That cloud costs are going up is a simple fact, but the varied forces behind this IT budgeting trend make for a complex analysis.
The U.S. government's inflation index for August set a new mark regarding cloud computing prices, surpassing the previous record set last month. The Producer Price Index, released today, reported a year-over-year price hike of 3.2% for data processing, hosting and related services, a category in which cloud computing is an important contributor.
Prices in this sector, which saw a month-over-month uptick of 0.2%, have been growing steadily since September 2022.
Cloud pricing on the rise
Recent moves from cloud providers underscore the trend toward rising prices. IBM Cloud earlier this month announced IaaS and PaaS price hikes that will go into effect Jan. 1, 2024. IaaS customers outside the U.S. will see their location premiums increase, with Brazil topping the list with a 7.5% uptick. All customers will see a 3% increase in PaaS pricing, as well as a 25% uplift for Accelerated Archive, an optional feature for IBM Cloud Object Storage.
Other signs of rising cloud costs come from Salesforce and ServiceNow, among other providers.
Customers can expect such price increases to continue, as the public cloud remains a key element of organizations' IT modernization and business transformation strategy, said Sid Nag, vice president analyst at Gartner.
Sid NagVice president analyst, Gartner
"Public cloud providers will strive for price parity against the competition, and this is the time to do it, while the peers increase their pricing structure," Nag said. "Moreover, the addition of GenAI will provide the fuel, the impetus and justification to do so."
GenAI's emerging role
Salesforce, for example, cited the addition of features including "generative AI innovations" when announcing its price increase, which the company said was its first in seven years. ServiceNow, meanwhile, plans to introduce generative AI capabilities in premium versions of its IT Service Management, Customer Service Management and HR Service Delivery products, which the company said it will price higher than the Pro versions.
But some cloud providers might not be eager to do so.
Vikrant Karnik, cloud and technology services leader at Genpact, said the cloud companies he's spoken with plan to initially give away generative AI services as part of their broader offerings -- bundled together under a flat fee. Genpact is a professional services firm based in New York City.
"They will give you the access as much as possible, because they know that people are trying it out," he said.
But that approach will change once cloud providers start to see higher use of their generative AI services, Karnik noted. At that point, they will begin to charge customers a premium for attributes such as response time. For example, providers will ask customers to pay more to prioritize their LLM queries ahead of other customers, he said.
But as premium pricing for generative AI becomes more commonplace, customers will need to consider whether a given service is worth the increased cost.
"The added costs for embedded AI in products can be based on cloud or on-prem infrastructure costs, but it can also be part of the hype cycle, which has seen the valuations of AI-based companies being much higher," said Bret Greenstein, data, analytics and AI leader at consultancy PwC.
The important consideration is determining the value AI provides when embedded in a particular application, Greenstein said. If the AI component only provides a natural language interface to an existing app, it isn't worth a high premium, he said. On the other hand, an AI feature could prove its value if it transforms how an organization works and, as a result, generates significant labor savings.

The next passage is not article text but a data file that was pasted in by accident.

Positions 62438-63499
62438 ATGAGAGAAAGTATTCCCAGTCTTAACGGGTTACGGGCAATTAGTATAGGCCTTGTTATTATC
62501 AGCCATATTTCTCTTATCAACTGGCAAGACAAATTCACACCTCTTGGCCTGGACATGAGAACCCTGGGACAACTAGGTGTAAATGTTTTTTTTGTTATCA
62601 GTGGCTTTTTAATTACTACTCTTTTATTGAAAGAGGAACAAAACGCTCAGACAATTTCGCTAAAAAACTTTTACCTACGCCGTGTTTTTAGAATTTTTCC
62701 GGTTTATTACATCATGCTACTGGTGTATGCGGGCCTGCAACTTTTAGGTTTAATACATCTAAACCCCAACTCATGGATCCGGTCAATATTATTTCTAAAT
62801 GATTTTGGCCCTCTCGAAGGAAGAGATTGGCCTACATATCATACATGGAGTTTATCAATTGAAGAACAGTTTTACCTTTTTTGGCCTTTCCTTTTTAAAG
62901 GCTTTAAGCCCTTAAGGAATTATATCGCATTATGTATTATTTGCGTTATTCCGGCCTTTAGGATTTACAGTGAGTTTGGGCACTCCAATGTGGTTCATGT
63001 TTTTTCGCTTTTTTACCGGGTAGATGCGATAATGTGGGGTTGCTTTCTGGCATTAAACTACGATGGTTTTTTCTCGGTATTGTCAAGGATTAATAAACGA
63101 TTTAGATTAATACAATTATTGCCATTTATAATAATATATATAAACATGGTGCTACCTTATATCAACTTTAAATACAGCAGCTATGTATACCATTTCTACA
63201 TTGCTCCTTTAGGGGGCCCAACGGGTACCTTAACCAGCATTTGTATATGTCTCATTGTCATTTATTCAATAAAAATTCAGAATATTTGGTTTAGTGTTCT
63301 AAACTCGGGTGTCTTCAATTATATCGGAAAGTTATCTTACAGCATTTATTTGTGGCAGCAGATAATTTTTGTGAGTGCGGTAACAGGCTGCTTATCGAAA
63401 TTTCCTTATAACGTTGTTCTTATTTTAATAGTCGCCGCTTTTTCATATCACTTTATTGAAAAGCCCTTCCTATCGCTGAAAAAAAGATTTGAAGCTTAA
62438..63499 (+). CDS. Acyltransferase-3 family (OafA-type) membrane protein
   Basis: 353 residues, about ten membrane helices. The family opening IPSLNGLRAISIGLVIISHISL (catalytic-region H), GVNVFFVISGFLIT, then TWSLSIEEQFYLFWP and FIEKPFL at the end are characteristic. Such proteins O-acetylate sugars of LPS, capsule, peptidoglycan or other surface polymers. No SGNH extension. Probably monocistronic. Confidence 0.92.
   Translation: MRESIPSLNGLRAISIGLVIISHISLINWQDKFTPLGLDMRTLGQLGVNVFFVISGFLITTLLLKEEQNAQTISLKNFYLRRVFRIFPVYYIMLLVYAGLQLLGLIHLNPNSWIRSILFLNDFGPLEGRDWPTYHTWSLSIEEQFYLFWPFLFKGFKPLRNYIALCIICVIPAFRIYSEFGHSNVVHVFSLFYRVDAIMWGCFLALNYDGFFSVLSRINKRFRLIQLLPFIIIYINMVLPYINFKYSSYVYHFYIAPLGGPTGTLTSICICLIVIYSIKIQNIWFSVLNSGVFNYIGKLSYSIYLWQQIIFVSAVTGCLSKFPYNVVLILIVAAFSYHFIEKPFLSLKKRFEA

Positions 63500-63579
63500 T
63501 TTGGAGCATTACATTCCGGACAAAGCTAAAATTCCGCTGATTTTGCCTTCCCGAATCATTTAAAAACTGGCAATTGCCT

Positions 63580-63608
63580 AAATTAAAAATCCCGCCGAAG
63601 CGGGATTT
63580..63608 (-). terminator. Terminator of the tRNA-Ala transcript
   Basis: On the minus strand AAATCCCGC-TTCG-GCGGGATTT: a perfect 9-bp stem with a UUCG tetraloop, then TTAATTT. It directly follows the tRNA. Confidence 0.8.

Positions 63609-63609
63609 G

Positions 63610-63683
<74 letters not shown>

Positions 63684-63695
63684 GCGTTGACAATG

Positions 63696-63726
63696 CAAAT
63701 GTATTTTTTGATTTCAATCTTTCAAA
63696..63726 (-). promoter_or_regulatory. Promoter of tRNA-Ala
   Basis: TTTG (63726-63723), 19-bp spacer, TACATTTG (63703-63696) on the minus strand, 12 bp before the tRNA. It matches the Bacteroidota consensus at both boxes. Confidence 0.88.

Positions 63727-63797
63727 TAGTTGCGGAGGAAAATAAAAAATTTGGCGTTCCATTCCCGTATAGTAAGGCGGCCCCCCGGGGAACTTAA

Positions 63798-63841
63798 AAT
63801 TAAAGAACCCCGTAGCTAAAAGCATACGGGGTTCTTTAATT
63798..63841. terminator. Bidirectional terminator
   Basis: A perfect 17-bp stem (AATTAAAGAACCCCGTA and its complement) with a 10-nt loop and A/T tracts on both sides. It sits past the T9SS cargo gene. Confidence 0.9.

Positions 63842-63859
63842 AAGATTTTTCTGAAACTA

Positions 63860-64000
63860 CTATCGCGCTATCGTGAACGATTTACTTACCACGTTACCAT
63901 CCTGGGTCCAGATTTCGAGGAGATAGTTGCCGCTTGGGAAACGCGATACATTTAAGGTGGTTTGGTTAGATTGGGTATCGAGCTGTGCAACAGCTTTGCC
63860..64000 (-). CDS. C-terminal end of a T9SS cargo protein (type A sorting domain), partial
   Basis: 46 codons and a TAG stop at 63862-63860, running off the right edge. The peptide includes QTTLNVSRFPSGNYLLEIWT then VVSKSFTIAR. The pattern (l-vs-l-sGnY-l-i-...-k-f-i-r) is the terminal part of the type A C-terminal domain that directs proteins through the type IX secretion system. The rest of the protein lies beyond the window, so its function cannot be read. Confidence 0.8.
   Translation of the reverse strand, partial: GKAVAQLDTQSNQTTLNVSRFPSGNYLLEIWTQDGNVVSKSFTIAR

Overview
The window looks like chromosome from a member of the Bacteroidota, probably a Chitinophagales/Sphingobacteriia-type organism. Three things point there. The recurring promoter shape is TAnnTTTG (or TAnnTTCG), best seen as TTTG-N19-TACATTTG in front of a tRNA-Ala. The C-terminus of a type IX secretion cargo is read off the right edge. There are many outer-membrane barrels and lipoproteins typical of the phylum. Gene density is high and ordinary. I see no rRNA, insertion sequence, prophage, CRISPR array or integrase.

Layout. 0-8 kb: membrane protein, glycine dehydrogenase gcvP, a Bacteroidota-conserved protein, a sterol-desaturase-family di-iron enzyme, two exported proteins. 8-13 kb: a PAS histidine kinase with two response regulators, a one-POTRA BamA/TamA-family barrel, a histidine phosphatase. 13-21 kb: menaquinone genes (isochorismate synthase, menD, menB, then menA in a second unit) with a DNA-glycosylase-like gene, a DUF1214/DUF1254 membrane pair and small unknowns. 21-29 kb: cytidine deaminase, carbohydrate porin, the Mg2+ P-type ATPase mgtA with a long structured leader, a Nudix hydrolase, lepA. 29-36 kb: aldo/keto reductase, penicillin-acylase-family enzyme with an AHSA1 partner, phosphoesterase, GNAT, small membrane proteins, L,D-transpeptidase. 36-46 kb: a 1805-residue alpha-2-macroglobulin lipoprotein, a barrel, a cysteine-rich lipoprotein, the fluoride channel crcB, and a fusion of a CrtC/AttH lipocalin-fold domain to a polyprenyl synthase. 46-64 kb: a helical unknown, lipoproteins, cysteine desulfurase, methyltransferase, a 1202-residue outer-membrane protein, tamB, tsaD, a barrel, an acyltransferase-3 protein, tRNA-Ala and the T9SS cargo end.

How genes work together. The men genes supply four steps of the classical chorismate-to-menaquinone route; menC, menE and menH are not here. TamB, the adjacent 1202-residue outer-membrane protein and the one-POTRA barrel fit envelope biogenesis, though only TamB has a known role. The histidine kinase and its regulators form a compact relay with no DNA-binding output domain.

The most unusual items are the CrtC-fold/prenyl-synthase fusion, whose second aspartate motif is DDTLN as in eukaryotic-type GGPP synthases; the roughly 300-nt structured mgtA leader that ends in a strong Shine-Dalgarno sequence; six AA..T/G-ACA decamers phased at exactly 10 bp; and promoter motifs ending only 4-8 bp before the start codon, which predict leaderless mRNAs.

Other cloud cost factors
Higher wages, rising energy demands and generative AI aren't the only cloud cost drivers. They're not even the most important ones, according to some industry executives.
Shane Quinlan, vice president of product at Kion, a Columbia, Md., company that provides financial management and other cloud tools, works with U.S. government agencies. He cited that sector's IT spending shift to the cloud as the root cause of increasing costs.
"Will hyperscalers raise prices? Sure. Is that the primary driver of cost for federal agencies? No. The primary cost driver is usage," Quinlan said.
In Quinlan's view, cloud costs are rising because more agencies are devoting more of their budgets to take advantage of the technology.
Cloud consumption, however, isn't always managed with care.
"The No. 1 thing that drives cost in cloud is waste," said John Purcell, chief product officer at DoiT International, a cloud cost management technology and services provider based in Santa Clara, Calif. The company offers an anomaly detection product designed to flag unexpected departures from a customer's typical cloud spending pattern.
"There's an expression that says your costs are not driven by the workloads you run in the cloud -- they're driven by the infrastructure you forget to turn off," Purcell noted.
Purcell said the higher-cost-through-poor-management driver has been around since the advent of the cloud, but it became more of an issue when adoption accelerated in the early 2010s. More recently, COVID-19 sparked another wave of cloud uptake as organizations quickly embarked on digital transformation programs.
"It was just a lot of overreach, [and] costs got out of control, not surprisingly," Purcell said.
Cloud inflation is indeed a real phenomenon, he said. But the current focus on cloud costs is just the latest in a series of recurring economic tests and cost struggles.
"These operating challenges just continue," Purcell said. "They're cyclical."
John Moore is a writer for TechTarget Editorial covering the CIO role, economic trends and the IT services industry.